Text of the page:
Kevin noted that it was intimidating to be squadded between David Tubb and John Whidden, two multi-time Champions. Unfortunately Tubb, who had shot brilliantly (800-50X) throughout the Long Range event, had issues with his .308 Palma rifle on the final day. Kevin noted: “Yes David had some problems with his .308. When we arrived at the range on the last day, for the Palma Individual, David was in the lead with 800-50X, having shot ‘clean’ (not dropping a point). Bob Gill was second with 798-43X, and I was in third place with 798-42X. As we started the 800-yard string, there was some commotion going on to my left, and all I know is that as we finished and started moving to 900 yards, David was not happy. I believe he had lost 4 points at 800. We went to the pits, and he said his rifle was not shooting well, and he was pretty unhappy to say the least. He tried to adjust the seating depth of his ammunition before heading back out to the 900-yard line, in the hopes the gun would shoot better”. But it ended up a very tough day for David, as his chances for another LR Championship vanished.

Editor: With a 800-50X total, David Tubb was the Winner of the Canadian Cup Trophy, earned before the last day.

Bob Gill Proves the .223 Remington (and Iron Sights) Can Be Competitive
There were many interesting stories at this year’s Long Range Championship. The .223 Rem Eliseo Tubegun belonging to Californian Bob Gill proved to be “the little rifle that could”. Gill shot his .223 Rem Palma rifle for the entire Long Range Championship cycle. And yes Bob shot irons the whole way, even during the Remington and Wimbledon “Any Sight” matches where scopes are allowed. Kevin observed: “Bob Gill was amazing, and that rifle must be pretty awesome too. I don’t think I have ever seen someone shoot a .223 Rem at 1000 yards that well — ever. I believe Bob was shooting 80 grain bullets. As I pulled for Gill on the third day, I can testify that his bullets were still plenty supersonic!”

Editor: Gill finished 3rd overall, just one point down from Kevin, and six Xs behind runner-up Phillip Crowe. Gill also won the Sierra Trophy.

CLICK HERE for all NRA 2018 National Championships Results

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July 21st, 2018

National Matches Smallbore Competition Returns to Camp Perry

Camp Perry Smallbore 2018 National Matches Orion Scoring System App

Elite smallbore competition returned to the summer National Matches in high-tech style this year. New Orion scoring software was used to enhance and speed up the scoring process. Range officers simply snapped photos of targets after each relay using the Orion App on smartphones. The software then identified the bullet holes and logged the shot location in the scoring rings. This handy new software was used for 3P and prone smallbore competition. It will also be used tomorrow, July 22nd, at the hugely popular Rimfire Sporter Match.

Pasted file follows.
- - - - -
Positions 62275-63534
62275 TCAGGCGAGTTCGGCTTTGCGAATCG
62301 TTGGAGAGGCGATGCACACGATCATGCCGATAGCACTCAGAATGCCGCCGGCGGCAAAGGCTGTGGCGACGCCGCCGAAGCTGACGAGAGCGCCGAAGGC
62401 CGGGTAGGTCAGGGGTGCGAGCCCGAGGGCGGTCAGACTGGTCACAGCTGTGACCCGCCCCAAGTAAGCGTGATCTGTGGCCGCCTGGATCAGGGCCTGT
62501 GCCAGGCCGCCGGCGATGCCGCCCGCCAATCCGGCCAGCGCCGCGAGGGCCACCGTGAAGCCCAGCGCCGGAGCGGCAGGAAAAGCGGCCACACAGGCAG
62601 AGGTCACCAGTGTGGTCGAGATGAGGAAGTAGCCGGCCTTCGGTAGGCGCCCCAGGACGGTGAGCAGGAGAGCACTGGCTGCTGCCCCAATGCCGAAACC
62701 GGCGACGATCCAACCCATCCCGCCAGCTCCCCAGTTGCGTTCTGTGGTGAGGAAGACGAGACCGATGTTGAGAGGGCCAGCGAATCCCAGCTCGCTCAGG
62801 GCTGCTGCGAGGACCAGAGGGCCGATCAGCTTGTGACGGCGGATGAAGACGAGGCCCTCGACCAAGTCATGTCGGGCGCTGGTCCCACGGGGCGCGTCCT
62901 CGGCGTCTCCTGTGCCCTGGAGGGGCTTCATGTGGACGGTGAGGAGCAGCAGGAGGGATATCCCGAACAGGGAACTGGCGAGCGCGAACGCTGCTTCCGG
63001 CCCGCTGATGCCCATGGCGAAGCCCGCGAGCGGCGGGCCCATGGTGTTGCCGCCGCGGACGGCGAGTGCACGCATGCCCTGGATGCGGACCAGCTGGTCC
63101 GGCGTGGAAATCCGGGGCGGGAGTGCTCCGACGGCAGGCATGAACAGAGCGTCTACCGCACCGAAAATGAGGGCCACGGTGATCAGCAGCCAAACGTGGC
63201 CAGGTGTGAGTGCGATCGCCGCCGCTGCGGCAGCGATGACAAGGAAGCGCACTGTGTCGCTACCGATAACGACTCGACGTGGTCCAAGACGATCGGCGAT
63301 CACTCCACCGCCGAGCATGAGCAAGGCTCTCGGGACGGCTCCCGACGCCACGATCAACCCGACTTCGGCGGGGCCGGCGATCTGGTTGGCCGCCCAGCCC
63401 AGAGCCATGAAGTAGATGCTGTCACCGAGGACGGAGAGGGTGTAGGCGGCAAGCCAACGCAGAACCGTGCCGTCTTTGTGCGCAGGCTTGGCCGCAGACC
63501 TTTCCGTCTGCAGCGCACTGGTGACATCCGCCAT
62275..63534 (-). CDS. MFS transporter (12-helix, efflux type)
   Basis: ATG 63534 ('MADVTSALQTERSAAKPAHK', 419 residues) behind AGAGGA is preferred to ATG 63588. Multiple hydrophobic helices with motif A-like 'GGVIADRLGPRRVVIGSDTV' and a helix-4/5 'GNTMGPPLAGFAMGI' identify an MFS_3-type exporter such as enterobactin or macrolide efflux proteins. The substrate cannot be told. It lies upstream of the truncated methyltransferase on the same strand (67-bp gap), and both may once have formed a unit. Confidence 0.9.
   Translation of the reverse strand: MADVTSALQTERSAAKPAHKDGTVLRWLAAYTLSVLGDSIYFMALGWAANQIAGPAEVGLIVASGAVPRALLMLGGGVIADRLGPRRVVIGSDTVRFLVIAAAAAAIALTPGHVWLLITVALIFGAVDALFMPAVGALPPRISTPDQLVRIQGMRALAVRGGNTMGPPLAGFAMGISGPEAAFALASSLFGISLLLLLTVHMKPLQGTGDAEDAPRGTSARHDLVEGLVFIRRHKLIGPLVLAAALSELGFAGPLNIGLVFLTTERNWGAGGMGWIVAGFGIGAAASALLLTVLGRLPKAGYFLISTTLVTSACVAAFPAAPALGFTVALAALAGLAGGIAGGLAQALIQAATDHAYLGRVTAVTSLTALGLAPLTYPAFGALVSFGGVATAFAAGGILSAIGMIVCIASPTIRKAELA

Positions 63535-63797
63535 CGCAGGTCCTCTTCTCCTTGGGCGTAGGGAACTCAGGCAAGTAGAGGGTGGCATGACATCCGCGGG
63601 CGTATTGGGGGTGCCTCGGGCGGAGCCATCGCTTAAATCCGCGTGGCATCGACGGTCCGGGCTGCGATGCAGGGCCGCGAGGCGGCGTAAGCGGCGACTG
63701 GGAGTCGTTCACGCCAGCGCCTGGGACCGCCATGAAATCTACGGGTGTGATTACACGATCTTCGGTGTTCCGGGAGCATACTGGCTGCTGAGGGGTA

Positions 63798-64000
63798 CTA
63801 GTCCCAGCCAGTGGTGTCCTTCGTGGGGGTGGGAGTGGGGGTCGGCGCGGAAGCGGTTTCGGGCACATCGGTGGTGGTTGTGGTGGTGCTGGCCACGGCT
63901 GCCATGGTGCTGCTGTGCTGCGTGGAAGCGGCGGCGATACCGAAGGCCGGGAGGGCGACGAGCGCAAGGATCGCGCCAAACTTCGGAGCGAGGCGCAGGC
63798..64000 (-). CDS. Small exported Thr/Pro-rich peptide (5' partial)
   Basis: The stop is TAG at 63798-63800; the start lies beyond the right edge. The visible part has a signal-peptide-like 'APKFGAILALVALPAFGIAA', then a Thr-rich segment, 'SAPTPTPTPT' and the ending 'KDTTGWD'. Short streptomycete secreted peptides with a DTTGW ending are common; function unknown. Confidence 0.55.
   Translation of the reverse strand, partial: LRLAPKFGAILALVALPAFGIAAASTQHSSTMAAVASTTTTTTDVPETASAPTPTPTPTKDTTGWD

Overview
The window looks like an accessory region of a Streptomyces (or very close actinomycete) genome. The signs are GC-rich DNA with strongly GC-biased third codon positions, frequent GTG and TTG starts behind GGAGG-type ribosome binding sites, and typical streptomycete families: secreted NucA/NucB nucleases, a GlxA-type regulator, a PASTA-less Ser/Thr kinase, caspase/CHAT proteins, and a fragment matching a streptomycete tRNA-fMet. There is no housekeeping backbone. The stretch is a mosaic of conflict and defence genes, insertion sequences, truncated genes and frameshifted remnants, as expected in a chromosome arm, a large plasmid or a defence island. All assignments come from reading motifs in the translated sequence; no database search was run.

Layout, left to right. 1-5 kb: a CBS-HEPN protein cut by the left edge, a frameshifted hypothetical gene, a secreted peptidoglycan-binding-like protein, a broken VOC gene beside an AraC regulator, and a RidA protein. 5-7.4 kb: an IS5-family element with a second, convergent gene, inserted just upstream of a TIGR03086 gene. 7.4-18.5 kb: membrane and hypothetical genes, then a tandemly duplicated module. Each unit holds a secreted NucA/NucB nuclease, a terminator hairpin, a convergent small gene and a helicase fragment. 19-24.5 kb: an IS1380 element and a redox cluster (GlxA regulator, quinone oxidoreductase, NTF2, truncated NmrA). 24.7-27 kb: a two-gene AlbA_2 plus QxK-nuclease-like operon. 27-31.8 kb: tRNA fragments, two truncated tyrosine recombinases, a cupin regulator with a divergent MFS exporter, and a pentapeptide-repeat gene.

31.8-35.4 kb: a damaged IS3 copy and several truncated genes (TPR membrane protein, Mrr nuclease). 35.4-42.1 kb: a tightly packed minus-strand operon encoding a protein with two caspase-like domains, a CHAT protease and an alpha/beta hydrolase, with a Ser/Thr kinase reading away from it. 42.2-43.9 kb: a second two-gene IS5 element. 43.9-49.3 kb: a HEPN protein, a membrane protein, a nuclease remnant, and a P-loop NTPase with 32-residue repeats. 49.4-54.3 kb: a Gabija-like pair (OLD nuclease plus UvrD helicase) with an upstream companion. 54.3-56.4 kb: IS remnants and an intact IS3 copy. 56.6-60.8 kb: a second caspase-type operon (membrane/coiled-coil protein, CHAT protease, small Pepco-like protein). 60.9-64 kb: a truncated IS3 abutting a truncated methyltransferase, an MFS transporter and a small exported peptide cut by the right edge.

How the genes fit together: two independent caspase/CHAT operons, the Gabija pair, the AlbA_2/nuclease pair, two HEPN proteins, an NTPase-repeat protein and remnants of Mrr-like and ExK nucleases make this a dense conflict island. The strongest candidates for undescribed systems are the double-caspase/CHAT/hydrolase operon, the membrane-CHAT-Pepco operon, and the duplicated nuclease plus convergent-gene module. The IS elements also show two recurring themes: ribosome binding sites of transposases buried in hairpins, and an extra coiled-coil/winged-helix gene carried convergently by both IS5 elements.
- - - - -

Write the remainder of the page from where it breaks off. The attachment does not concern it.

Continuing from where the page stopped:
Story based on Camp Perry Report by Ashley Brugnone, CMP Writer
A staple during the National Matches season for over half a century, high-level Smallbore Matches returned to Camp Perry this summer (after the NRA moved the Smallbore Championships to Camp Wa-Ke’-De in Indiana in 2016).

“We had a lot of competitors who wanted smallbore to return to Camp Perry” said Match Director Brad Donoho. “This year, we tried to give everybody the opportunities they were used to at Camp Perry and try to stay true to history while also being innovative at the same time.”

The CMP’s new National Matches Smallbore series kicked off July 17 on Camp Perry’s Rodriguez Range with the Three-Position Day 1 event. Competitors in the event fired 40 shots onto paper targets at three positions: prone, kneeling and standing.

Camp Perry Smallbore 2018 National Matches Orion Scoring System App

For the Camp Perry smallbore matches, new image-based software was used for scoring. Orion Scoring System developed scoring software that can read shots from photos captured with smartphones. The Orion Smartphone App links directly to the Orion Scoring system, which then identifies shots on the target and scores accordingly based on shot placement in scoring rings.

Camp Perry Smallbore 2018 National Matches Orion Scoring System App
Range Officers snap photos of targets with Orion Scoring App.

Once all firing was completed for each stage at the National Matches events, range officers on the line walk downrange with a mobile device loaded with the Orion Scoring System App. The new scoring system drastically slashed competition time while also easing the scoring element for both competitors and match workers.

CMP verifiers reviewed the targets on computers before posting the results online, all in a matter of minutes. The physical paper targets were also retained — just in case a challenge was brought forward by a competitor.